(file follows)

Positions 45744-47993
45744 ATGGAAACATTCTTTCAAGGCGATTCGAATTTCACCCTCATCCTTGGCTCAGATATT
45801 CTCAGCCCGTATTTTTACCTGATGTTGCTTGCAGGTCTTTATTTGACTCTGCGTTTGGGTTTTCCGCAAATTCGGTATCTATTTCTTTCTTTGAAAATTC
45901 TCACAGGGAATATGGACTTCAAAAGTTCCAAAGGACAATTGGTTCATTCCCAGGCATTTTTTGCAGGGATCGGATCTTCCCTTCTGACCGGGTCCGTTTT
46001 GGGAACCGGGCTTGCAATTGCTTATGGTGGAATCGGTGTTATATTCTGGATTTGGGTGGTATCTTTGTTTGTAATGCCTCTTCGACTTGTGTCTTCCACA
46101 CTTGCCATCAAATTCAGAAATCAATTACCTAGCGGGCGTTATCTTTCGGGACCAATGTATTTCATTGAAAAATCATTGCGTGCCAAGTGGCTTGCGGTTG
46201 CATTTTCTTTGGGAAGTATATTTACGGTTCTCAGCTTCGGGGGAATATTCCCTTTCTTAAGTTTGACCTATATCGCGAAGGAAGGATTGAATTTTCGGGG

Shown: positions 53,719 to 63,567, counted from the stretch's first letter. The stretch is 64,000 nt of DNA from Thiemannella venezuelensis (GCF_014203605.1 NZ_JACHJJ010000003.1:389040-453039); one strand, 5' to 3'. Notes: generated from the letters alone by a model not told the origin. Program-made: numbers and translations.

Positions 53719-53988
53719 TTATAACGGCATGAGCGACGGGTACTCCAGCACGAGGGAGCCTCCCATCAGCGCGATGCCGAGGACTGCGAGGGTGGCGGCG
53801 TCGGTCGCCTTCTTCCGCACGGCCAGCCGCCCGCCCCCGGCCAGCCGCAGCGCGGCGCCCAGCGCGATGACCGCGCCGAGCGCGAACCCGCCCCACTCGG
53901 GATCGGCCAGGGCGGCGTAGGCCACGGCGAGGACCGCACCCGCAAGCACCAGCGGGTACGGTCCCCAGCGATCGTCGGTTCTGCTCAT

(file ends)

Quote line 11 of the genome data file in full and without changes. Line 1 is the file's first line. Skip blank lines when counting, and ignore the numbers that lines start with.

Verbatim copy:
53801 TCGGTCGCCTTCTTCCGCACGGCCAGCCGCCCGCCCCCGGCCAGCCGCAGCGCGGCGCCCAGCGCGATGACCGCGCCGAGCGCGAACCCGCCCCACTCGG